The Bible’s Viewpoint
What You Should Know About Angels
“About 3,000 religious scholars met for four days in New York last week to hear more than 500 reports on subjects ranging from the role of humor in sermons to the importance of ritual to Pentecostals. Nobody mentioned angels.”—Daily News, December 26, 1982.
TODAY, eight years later, the clergy still say little about angels. Why? Could it be that these heavenly messengers are viewed simply as part of an ancient myth? Or do they really exist? If so, what should you know about them?
Do They Exist?
Angels are not simply “powers” or “movements of the universe,” as some philosophers claim. They are real enough to be mentioned hundreds of times in God’s Word, the Bible. In the original Bible languages, the words rendered “angel” (Hebrew, mal·ʼakhʹ; Greek, agʹge·los) literally mean “one who brings a message” or simply “messenger.” These words occur nearly 400 times throughout the Bible, sometimes referring to human, but usually to spirit messengers.
The angel that appeared to Manoah’s barren wife announcing the conception of her son, Samson, was real to her. So were the three angels that appeared to Abraham and his wife Sarah, and the two that searched out Lot, and the one that sat under a big tree and talked with Gideon. (Genesis 18:1-15; 19:1-5; Judges 6:11-22; 13:3-21) At the time of Jesus’ birth, an angel suddenly appeared to a group of shepherds in the midst of a dazzling, gleaming light.—Luke 2:8, 9.
Those angels were real. They were not a figment of the imagination or an impersonal force. They fulfilled a given purpose as messengers from God, and the accounts have appropriately been recorded in the Bible for our benefit today. (2 Timothy 3:16) The Bible thus reveals important details about angels that you need to know, some of which conflict with traditional concepts.
What Do They Look Like?
Perhaps you may picture angels as beautiful women or as chubby, babylike creatures with wings, smiling sweetly in white robes, plucking at tiny harps, and hovering in the air. If so, you should know that these are misconceptions derived from pagan ideas, such as Greek mythology. Or the ideas were adopted after Bible writing was completed. In Biblical symbolic visions, spirit creatures such as seraphs and cherubs have wings.—Isaiah 6:2; Ezekiel 10:5; Revelation 14:6.
God’s Word describes angels as very powerful spirits, and a spirit is invisible. (1 Kings 22:21; Psalm 34:7; 91:11) It was an “angel of Jehovah” that struck down 185,000 Assyrians in the camp of the enemy of Israel in just one evening! (Isaiah 37:36) When angels showed themselves to humans, they always appeared as fully clothed men, not as women or children and never in subhuman form.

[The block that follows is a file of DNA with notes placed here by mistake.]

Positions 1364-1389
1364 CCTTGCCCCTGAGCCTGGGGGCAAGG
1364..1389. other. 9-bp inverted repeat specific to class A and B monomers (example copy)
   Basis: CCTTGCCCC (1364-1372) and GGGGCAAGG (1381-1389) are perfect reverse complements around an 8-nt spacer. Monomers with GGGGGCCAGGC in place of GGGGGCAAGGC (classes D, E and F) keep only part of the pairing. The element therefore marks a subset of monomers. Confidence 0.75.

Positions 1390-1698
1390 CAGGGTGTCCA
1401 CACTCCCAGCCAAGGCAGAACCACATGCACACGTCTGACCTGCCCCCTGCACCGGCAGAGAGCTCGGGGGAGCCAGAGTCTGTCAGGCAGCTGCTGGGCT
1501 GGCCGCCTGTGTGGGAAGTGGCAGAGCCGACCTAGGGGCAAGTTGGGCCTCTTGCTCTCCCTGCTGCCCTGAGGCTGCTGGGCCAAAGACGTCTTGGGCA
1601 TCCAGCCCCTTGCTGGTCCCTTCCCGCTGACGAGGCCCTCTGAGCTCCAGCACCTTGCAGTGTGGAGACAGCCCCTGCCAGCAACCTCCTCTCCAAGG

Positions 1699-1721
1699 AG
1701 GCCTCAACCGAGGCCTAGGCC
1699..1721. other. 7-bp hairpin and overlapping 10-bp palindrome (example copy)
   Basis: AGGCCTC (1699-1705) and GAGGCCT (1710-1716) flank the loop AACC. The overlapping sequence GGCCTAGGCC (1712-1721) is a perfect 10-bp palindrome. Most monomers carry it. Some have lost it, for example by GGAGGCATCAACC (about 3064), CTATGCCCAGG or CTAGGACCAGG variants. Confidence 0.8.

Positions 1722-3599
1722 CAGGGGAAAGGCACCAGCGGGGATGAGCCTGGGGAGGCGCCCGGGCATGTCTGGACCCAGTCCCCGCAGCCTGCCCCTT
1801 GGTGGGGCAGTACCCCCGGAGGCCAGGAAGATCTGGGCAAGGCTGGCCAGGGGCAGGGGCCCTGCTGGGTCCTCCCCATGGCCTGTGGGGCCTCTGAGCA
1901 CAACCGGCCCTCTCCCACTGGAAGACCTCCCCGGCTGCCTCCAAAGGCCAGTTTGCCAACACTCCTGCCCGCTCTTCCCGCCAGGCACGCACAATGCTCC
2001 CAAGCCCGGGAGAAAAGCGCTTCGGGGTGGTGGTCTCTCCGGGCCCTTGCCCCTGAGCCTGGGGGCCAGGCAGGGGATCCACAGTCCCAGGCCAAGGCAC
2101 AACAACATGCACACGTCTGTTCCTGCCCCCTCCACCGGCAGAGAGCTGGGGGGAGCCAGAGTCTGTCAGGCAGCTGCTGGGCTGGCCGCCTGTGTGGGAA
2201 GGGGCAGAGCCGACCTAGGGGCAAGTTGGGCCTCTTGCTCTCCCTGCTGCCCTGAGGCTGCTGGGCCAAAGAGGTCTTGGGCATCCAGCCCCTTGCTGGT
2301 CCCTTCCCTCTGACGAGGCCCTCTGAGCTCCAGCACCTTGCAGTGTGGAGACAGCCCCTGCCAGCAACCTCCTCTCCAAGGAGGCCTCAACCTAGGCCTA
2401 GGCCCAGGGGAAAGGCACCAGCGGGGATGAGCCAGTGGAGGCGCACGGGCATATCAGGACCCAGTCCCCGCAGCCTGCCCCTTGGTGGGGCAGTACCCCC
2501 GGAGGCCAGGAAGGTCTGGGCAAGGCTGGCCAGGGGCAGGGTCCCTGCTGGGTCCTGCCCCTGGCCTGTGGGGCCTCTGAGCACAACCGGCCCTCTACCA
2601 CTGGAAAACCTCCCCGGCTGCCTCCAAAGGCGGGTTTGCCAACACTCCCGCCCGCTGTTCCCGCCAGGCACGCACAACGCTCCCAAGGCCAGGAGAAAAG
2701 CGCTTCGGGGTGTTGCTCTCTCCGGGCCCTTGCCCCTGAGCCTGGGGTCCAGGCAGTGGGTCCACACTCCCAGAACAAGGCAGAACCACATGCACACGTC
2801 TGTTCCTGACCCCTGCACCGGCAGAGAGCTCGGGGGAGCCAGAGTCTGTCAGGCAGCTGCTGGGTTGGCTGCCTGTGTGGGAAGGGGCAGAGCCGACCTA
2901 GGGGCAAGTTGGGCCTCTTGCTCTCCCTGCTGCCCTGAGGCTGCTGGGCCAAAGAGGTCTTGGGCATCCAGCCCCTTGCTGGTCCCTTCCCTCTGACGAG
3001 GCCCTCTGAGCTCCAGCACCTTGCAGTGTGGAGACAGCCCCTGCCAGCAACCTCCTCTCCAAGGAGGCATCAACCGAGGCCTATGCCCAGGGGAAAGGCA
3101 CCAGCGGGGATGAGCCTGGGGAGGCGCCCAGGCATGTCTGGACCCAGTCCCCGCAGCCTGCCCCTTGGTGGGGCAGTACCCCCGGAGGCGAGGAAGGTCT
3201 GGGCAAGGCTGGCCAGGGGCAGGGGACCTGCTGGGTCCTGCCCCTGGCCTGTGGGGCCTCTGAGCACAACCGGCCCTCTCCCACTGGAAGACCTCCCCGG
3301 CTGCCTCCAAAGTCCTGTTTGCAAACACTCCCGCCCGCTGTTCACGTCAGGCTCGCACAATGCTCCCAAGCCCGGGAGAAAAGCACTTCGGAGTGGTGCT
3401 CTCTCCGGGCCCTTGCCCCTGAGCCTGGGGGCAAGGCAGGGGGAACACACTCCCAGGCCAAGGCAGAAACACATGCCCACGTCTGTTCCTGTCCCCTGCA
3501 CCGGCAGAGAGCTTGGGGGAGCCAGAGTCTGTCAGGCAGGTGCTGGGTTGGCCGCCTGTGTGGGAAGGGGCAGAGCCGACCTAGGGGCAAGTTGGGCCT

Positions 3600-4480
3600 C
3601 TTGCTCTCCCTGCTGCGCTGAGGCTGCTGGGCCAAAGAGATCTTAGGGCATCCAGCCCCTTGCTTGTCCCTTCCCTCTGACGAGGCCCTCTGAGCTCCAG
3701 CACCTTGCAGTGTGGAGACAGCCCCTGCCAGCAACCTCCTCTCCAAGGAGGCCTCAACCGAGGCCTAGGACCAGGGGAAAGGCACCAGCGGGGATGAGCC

From where did these powerful spirit creatures come? The Bible says that “by means of him [Jesus] all other things were created in the heavens and upon the earth, the things visible and the things invisible.” (Colossians 1:16) Jehovah God, through this firstborn Son, not only created angels long before man but also made them a higher form of life than man.—Job 38:4, 7; 2 Peter 2:11.
Do They Have Personalities?
Angels, like humans, have feelings. After witnessing earth’s creation, we are told that the angels “joyfully cried out together,” even “shouting in applause.” (Job 38:7) The Bible also reveals that “joy arises among the angels of God over one sinner that repents.” (Luke 15:10) Certainly, no impersonal “power” could have experienced the immense joy described in those verses.
Angels also have limitations. Certain facts about Christ and the future were revealed to human prophets but not to angels. God’s Word tells us that it is “into these very things angels are desiring to peer.” (1 Peter 1:10-12) As to the exact date chosen by God for the Lord’s coming, Jesus said: “Concerning that day and hour nobody knows, neither the angels of the heavens nor the Son, but only the Father.”—Matthew 24:36.
Then, too, the names of two angels, Michael and Gabriel, appear in the Bible. (Daniel 12:1; Luke 1:26) Does this not add to the evidence of their individuality? As individuals, they were not programmed, like a computer or a robot, to act in a certain way. Rather, angels are gifted with the power of reason and have the freedom to form personal moral decisions. Thus, as free moral agents, certain angels chose to rebel against God and became Satan and his demons.—Genesis 6:1-4; Jude 6; Revelation 12:7-9.
Should They Be Worshiped?
Although we may recognize the existence of angels as fact, not fable, we must avoid extremes. Some religious organizations have given undue prominence to angels, although angel worship is condemned in the Bible. (Colossians 2:18; Revelation 22:8, 9) The Catholic Church has transformed Michael and Gabriel into objects of devotion. And in Eastern Orthodox churches, angels are extremely important in the litany. What a contrast with the warning given by Jehovah’s angel when the apostle John fell down at his feet: “Be careful! Do not do that! All I am is a fellow slave.”—Revelation 19:10.
Why is there so much confusion about angels? Satan, who masks himself as “an angel of light,” “has blinded the minds of the unbelievers.” (2 Corinthians 4:4; 11:14) Thus, would it not be reasonable to expect that many today would hold to their own opinions regarding the existence and nature of angels rather than accept what God’s Word has to say? Yes, although clergymen today may say little about angels, we have God’s guarantee through the Bible record that they really exist and perform an honored service as messengers of Jehovah.—Hebrews 1:7, 14; 6:18.
[Picture on page 20]
Angels pictured as babylike creatures with wings are derived from pagan ideas
Cupid a Captive by François Boucher, c. 1754